Infinite scrolling websites: hated by many, liked by few

infinite scrolling websites
I tend to rant a lot about web technologies that I despise, particularly if they waste my time or cause me to have to go out of my way just to use a website. Among them are these:
  • pop-ups
  • pop-unders
  • scroll modifications
  • content lockers
  • and more

One of these web development trends that has recently come across my desk are “infinite scrolling” websites. They just scroll, and scroll and scroll.

infinite scrolling GIF

For the purpose of this post, I don’t really “count” websites such as Tumblr, Facebook, or Twitter in this category. Social networks are one example of infinite scrolling that generally does not bother people, and has become socially acceptable.

We need boundaries

In an infinite scrolling website, there is a beginning but no end. You can scroll and scroll, and you will never see a footer. I don’t like this, I prefer to see a footer at the bottom of every website.

Also do not, I repeat do not overlook a website footer as an internet marketer. The footer of a website is like the shoes of a person, it ties the whole outfit (or website) together. Footers are awesome because it gives you a chance to tell people where to go when they reach the bottom of the page.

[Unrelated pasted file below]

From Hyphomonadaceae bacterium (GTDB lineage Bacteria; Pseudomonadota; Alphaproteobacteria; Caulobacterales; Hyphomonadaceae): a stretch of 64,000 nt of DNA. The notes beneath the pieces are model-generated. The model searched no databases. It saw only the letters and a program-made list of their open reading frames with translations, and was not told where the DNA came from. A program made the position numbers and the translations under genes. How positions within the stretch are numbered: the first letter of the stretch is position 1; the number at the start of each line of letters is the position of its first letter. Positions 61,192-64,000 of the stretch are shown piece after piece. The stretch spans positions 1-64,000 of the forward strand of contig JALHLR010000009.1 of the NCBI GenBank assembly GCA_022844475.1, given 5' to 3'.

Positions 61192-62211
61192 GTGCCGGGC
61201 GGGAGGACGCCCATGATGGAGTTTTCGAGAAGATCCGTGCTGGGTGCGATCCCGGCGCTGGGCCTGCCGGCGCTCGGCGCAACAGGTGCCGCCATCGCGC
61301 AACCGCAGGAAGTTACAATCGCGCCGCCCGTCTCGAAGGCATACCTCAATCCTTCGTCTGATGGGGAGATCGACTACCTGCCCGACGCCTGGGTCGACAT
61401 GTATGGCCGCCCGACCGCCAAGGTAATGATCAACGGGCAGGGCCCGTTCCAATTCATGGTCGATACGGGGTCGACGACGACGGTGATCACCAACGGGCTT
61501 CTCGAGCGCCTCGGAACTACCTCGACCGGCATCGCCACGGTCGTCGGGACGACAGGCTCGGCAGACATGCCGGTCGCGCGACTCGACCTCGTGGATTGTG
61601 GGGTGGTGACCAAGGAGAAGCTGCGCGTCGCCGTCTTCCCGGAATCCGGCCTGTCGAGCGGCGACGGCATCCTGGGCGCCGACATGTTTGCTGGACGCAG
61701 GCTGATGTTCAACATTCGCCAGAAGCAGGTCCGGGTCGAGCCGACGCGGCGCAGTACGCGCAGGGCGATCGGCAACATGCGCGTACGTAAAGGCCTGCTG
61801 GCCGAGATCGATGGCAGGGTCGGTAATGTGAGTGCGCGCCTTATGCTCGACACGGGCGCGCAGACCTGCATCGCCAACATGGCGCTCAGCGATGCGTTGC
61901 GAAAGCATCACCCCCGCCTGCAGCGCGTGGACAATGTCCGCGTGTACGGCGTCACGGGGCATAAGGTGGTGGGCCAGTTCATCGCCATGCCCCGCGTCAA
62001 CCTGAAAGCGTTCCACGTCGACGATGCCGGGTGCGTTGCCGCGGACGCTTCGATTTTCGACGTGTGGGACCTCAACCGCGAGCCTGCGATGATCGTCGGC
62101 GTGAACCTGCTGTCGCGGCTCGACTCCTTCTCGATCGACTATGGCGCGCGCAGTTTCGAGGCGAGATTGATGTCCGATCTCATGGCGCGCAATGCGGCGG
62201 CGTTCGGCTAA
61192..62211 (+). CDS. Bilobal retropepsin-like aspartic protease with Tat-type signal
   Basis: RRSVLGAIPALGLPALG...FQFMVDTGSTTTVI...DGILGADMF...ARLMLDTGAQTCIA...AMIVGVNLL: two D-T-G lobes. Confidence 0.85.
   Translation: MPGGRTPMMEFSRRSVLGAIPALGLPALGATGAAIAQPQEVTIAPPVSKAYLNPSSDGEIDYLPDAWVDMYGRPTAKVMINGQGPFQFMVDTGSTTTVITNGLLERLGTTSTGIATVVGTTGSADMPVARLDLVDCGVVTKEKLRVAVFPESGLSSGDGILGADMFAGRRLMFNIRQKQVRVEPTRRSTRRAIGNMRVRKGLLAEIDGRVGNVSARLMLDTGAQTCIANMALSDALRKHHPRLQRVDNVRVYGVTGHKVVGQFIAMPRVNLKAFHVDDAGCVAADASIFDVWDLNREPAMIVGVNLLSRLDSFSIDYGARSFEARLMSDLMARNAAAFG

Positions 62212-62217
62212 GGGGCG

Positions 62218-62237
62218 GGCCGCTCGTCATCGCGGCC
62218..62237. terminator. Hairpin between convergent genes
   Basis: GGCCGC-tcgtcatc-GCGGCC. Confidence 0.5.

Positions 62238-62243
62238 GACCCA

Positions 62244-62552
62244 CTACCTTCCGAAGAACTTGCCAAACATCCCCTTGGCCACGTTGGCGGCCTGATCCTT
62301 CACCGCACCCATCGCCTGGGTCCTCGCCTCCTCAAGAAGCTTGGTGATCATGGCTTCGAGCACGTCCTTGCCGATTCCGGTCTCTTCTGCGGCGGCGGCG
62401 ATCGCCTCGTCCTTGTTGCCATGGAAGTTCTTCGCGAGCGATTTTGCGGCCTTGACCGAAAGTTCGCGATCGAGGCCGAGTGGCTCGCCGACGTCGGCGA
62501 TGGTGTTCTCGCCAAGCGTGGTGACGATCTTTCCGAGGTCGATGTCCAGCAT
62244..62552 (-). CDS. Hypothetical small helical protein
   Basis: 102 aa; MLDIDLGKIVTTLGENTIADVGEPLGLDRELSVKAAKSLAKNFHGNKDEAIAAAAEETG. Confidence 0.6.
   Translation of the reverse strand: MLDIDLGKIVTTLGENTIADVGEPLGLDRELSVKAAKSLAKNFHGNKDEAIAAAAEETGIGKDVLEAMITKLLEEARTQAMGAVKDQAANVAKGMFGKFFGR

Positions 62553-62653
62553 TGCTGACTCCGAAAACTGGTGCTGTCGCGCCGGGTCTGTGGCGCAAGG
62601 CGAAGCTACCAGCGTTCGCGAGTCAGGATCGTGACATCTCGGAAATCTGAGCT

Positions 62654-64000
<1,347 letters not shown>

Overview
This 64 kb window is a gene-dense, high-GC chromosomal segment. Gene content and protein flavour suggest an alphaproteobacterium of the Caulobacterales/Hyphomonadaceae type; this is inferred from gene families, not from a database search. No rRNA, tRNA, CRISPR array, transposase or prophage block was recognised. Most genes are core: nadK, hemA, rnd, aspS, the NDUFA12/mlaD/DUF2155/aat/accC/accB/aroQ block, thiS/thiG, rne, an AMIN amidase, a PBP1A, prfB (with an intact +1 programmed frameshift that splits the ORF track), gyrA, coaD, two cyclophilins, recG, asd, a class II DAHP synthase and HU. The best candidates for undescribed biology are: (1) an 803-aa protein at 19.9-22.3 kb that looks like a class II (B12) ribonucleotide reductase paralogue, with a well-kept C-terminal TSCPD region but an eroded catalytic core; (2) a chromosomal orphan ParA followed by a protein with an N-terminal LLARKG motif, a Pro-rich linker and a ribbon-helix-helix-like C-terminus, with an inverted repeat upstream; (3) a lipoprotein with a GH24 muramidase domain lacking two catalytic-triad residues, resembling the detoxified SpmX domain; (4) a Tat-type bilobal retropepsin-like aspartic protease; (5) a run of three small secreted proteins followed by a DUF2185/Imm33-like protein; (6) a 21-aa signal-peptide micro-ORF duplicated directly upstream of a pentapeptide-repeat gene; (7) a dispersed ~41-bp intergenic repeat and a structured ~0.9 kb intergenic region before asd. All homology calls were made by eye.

The problem with infinite scrolling websites is you never reach the bottom.

There is a time and place for everything

I’m a reasonable person. I don’t hate this technology completely, I just don’t think it should be used on every type of website, particularly websites with complex navigational structures.

Websites such as Facebook, Tumblr, and Twitter are great examples of infinite scrolling websites that don’t anger people, in general. One reason why it works so well is because there truly is almost an infinite amount of information, and there really is no “bottom” of the page.

infinite scrolling loading issues

Infinite scrolling in eCommerce

If you are considering using infinite scrolling for your eCommerce store, please think again. Time and time again it has been shown that eCommerce users prefer pagination, and are generally used to a certain usability format.

One huge example of a massive fail of infinite scrolling in eCommerce is Etsy. In 2013 Etsy came out with the fact that this was a failed experiment and ultimately showed a negative impact on user engagement.

Personally, don’t want an endless list of products. I want to sort. I want a certain number (that I can choose) of products per page. I’d like to know when the end of the page is going to be. Sometimes I want 8 products per page, other times I want 256. What I don’t want is a big question mark.

Deceptive , annoying, and confusing

Some folks say I might be reaching here with this one, but infinite scrolling websites really come across as deceptive in some ways.

From an advertising perspective, you are much more likely to generate page views (I didn’t say quality page views) due to users accidentally scrolling. To me this is a deceptive tactic and really doesn’t help anyone.